You can download the video by clicking here. It may take a few (up to fifteen!) minutes, but it’s worth the wait!

(If you are on a Macintosh, the Windows Media Player is a free download.)

May 4


2006 at 8:45 pm   |   by Nicole Whitacre Filed under Biblical Womanhood | Good Works

Now that we’ve spent two weeks exhorting you (and ourselves!) to have a reputation for good works, I want to give a warning. Run! Run away from them as fast as you can!

No, I’m not contradicting everything Janelle said earlier today about being devoted to good works. I’m in full agreement with Scripture: we should give every last drop of energy to doing good works.

But, I know how it happens with me.

After I’ve done a good work, I want to add it to my collection. I put it on my soul’s mantle and I polish it and step back to admire it. What a godly woman I am for doing such a good work! How nice it was to receive the thanks and appreciation of others! What a noble, self-sacrificing person I am!

When I’m thinking like this, I’ve so missed the point.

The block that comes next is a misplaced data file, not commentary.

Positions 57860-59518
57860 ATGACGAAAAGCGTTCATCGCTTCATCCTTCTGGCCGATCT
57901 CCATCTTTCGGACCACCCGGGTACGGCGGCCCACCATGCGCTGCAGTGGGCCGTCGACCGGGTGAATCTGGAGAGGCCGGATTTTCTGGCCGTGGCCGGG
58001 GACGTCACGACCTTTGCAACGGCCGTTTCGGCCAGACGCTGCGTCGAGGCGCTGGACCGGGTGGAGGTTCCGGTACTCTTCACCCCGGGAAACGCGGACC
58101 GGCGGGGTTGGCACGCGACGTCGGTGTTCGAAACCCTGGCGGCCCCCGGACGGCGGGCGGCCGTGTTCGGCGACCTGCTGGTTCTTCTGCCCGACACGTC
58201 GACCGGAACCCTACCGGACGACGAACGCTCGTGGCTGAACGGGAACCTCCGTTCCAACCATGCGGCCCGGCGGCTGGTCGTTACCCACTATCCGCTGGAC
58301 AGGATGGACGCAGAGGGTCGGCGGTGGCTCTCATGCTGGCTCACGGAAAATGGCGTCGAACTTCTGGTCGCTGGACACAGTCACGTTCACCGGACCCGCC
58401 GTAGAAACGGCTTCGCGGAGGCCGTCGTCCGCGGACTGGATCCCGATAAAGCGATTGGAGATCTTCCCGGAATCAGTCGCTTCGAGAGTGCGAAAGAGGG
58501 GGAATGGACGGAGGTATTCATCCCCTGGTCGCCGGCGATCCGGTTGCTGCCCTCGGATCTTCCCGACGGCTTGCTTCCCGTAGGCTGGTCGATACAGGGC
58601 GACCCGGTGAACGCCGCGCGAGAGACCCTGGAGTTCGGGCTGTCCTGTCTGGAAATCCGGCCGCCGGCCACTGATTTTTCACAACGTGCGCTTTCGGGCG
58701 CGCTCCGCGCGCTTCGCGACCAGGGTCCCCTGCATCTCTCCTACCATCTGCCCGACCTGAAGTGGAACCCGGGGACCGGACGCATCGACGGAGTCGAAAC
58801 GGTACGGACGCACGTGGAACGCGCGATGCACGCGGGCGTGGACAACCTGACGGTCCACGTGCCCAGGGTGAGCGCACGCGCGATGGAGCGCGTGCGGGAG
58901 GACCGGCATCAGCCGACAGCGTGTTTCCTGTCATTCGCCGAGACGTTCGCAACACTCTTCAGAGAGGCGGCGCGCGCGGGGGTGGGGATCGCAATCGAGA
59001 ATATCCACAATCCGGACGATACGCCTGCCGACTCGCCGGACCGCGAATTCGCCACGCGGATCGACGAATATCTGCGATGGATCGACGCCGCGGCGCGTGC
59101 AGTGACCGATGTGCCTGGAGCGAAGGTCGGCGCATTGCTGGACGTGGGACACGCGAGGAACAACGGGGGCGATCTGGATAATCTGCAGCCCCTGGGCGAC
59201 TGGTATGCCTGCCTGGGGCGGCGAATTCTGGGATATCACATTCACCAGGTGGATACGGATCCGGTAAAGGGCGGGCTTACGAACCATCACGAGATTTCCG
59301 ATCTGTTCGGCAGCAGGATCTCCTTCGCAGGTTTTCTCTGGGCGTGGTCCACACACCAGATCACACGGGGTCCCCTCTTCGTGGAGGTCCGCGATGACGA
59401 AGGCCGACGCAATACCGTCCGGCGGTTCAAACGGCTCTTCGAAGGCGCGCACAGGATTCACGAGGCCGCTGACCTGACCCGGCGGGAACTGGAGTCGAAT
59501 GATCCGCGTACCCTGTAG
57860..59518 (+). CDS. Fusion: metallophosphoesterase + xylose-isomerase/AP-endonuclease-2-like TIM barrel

Good works are not an occasion for self-congratulation. They are a reason to marvel, once again, at my Savior. Only because of the blood that Jesus shed on the cross are my sins forgiven—not because of any good work I have done or will do. Only His grace motivates me to a life of good works. Only because of Christ’s mercy are my good works pleasing to the Father. Only His power sustains me for a lifetime of good works to His glory.

Instead of exalting in my good works, I should be reveling in the Good Work of Christ that has totally transformed my life.

I must follow the example of one David Dickson who said: “I make a heap of all my bad works and all my good works and I flee them both to Christ.”

Yes, I should devote my life to good works in order to bring honor to my Savior. But at the end of the day, I must remember that it is only because of my Savior that these good works are pleasing to God. And I must flee all my good works and run to Christ.

May 4

Devotion to Every Good Work

2006 at 3:50 pm   |   by Janelle Bradshaw Filed under Biblical Womanhood | Good Works

“Let a widow be enrolled if she is not less than sixty years of age, having been the wife of one husband, and having a reputation for good works: if she has brought up children, has shown hospitality, has washed the feet of the saints, has cared for the afflicted, and has devoted herself to every good work.” 1 Timothy 5:9-10

This final phrase—“has devoted herself to every good work”—may appear, at first glance, to be a little vague. Kinda like what happens when I can’t come up with a concluding sentence for one of my posts, so I just tack on something nice-sounding but essentially meaningless.